Uganda recently marked a historic moment as His Excellency, President Yoweri Kaguta Museveni, assumed the chairmanship of the Non-Aligned Movement (NAM) for the next three years.
Contrary to other international summits such as COP28, its benefits to ordinary Ugandans remain vague.
As a human rights activist at the grassroots, I am eagerly anticipating how our own government and other stakeholders will translate the opportunities presented by the NAM into meaningful deals for ordinary citizens in regard to access to clean, affordable and renewable energy.
With our own president leading the NAM, my hope is that the appointment holds the potential to channel international attention and resources towards initiatives that directly benefit the ordinary Ugandans.
The country faces a huge disparity in terms of access to clean and affordable energy between the rural and urban population, the economically advantaged and disadvantaged.
This is largely associated with the financial burden of buying, setting up and maintaining basic clean and affordable energy alternatives for the majority.
With more than 80% of the country’s population living in the rural areas and only about 9% of those accessing electricity while the 90% of its rural populations depending on biomass for energy needs, what is the future of clean energy in Uganda?
My hope rests on Uganda’s current achievement of steering the NAM. It absolutely provides a platform to continue negotiating optimal deals and secure commitments that directly address the pressing need of access to clean and affordable energy for its citizens.
The commitment of NAM on sustainable development holds a potential to shine light on initiatives aimed at reducing the gap between the urban-rural, wealthy and deprived access to clean and affordable energy gap in Uganda.
While a lot of economic challenges need to be addressed, a focal point post-NAM should be addressing the plight of the rural communities especially women in the context of access to clean and affordable energy.
Speaking at the NAM women’s hybrid side event, the Minister of Gender, Labour and Social Development, Ms Betty Amongi, hinted on the fact that none of the 5 key targets aimed at advancing gender equality issues by 2030 has been met.
“If we are to close this gap, the United Nations estimates that we require $360 billion every year to invest in programmes like economic empowerment for women,” she said.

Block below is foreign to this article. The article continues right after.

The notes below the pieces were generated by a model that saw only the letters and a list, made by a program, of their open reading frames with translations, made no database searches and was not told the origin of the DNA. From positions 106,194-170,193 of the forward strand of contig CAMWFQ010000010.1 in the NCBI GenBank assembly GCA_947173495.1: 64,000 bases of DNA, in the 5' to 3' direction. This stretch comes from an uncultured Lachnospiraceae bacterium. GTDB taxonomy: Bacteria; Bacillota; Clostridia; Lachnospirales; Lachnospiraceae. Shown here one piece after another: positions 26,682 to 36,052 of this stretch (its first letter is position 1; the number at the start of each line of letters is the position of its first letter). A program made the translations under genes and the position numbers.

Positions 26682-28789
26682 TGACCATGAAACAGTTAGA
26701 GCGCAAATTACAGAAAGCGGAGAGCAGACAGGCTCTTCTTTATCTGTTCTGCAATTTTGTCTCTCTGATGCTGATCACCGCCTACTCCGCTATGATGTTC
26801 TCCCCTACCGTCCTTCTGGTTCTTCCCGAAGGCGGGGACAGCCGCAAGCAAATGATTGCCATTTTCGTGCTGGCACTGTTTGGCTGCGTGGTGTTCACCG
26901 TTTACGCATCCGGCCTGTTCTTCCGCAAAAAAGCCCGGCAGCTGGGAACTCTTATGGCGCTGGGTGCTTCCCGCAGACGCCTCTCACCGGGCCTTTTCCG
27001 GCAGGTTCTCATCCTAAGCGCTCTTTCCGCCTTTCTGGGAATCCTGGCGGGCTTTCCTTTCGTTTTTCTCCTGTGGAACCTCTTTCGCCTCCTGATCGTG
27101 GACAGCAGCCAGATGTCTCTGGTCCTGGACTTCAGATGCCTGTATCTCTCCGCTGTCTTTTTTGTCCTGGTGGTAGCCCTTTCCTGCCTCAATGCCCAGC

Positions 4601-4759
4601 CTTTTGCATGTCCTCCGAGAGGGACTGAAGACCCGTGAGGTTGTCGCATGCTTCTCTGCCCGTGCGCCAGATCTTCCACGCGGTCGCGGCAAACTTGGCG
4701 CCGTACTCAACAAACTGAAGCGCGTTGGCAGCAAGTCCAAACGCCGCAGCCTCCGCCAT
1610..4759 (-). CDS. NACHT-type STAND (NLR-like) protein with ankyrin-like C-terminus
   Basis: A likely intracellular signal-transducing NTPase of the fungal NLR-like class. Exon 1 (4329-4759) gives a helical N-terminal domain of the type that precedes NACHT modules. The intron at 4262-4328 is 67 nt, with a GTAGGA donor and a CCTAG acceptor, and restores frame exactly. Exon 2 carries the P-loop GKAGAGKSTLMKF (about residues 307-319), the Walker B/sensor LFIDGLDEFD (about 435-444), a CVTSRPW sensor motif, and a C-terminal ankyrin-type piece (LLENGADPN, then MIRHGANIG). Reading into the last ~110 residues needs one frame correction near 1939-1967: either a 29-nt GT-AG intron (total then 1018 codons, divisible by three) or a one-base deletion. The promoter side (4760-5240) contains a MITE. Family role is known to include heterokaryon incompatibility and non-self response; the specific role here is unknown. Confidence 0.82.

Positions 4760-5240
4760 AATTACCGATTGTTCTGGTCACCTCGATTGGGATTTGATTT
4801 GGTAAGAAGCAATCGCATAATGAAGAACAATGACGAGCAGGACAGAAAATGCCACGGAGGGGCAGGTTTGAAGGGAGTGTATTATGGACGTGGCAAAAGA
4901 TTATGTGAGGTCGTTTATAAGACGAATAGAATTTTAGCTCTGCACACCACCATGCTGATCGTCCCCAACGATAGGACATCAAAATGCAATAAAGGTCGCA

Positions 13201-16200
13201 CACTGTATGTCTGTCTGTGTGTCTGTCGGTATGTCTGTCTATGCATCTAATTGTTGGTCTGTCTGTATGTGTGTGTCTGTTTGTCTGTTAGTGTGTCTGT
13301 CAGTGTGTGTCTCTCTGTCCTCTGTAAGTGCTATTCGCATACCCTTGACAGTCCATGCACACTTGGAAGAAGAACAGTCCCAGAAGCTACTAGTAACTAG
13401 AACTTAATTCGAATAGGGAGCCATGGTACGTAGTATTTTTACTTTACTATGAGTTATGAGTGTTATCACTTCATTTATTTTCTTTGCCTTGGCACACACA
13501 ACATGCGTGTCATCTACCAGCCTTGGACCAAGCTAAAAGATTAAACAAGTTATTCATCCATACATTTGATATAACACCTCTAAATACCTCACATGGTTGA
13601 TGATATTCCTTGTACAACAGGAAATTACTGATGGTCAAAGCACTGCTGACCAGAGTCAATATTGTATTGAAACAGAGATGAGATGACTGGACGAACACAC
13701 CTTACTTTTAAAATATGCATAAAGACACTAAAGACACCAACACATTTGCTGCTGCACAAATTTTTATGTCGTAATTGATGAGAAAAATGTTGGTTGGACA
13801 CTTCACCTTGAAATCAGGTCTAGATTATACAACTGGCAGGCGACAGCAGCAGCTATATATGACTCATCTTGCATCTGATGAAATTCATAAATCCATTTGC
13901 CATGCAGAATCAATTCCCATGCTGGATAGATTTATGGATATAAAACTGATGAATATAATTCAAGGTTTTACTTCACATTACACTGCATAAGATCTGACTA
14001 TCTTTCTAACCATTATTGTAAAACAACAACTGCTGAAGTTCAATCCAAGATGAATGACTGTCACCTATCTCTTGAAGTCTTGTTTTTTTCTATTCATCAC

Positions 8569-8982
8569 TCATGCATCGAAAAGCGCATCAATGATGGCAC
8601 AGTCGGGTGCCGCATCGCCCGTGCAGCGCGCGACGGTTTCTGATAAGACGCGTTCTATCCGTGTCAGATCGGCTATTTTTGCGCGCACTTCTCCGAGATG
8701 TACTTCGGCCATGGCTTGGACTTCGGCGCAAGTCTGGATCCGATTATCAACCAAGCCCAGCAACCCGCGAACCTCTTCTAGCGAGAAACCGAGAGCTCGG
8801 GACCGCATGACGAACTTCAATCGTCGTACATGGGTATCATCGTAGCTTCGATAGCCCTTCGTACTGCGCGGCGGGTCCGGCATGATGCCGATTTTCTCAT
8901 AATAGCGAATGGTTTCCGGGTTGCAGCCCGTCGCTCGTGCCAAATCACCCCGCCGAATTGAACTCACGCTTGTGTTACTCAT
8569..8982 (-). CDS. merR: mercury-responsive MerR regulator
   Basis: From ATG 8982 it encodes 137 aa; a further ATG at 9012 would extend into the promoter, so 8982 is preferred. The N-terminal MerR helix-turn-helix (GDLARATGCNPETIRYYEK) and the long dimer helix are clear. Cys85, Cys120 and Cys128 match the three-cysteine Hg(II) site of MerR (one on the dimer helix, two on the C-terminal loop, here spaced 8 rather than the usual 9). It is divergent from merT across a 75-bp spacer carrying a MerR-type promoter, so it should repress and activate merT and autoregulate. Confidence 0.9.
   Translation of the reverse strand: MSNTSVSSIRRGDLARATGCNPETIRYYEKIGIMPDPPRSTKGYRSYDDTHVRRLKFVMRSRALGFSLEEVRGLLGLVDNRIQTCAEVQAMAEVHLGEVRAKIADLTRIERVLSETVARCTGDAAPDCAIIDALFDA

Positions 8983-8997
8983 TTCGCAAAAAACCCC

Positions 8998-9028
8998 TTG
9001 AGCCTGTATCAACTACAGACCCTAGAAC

In my view, attaining goal 7 of the Sustainable Development Goals (SDGs) is still far-fetched when the majority of the rural populations and some of the urban deprived, especially women are still using wood fuel and charcoal for cooking energy.
Majority of the rural homesteads and some of the urban homesteads cannot afford to buy and maintain both grid and off-grid power. It’s crucial to recognise that addressing the energy needs of ordinary citizens is a direct avenue toward realising inclusive and sustainable development.
Key to note is that initiatives in the energy sector can yield far-reaching benefits such as creating employment opportunities and enhancing educational outcomes.
Notably, a significant hurdle faced by many rural farmers is the inability to add value to their produce. This results in selling raw goods at lower prices due to the lack of access to clean and affordable energy, hindering economic progress in agricultural communities.
While hosting international summits brings prestige, the true measure of success lies in the tangible benefits to local communities.
Government and all stakeholders should stay on to look at the commitments made during the NAM summit ensuring the resolutions are maximumly operationalised.
Policymakers and stakeholders must prioritise revising energy policies. Creating an enabling environment for the adoption of clean energy alternatives is essential.
Increased support for grassroots-led organisations advocating for measures like raising awareness about affordable clean cooking alternatives will play a pivotal role in fostering sustainable change.
Conclusively, my hope is that the legacy of hosting NAM will directly impact the lives of ordinary Ugandans.
By harnessing the momentum generated from this international summit, Uganda has the potential to pave the way for inclusive and sustainable development.
This opinion is written by:
Ms Lois Chepkurui Sabila,
Gender and Advocacy Officer at Nature Talk Africa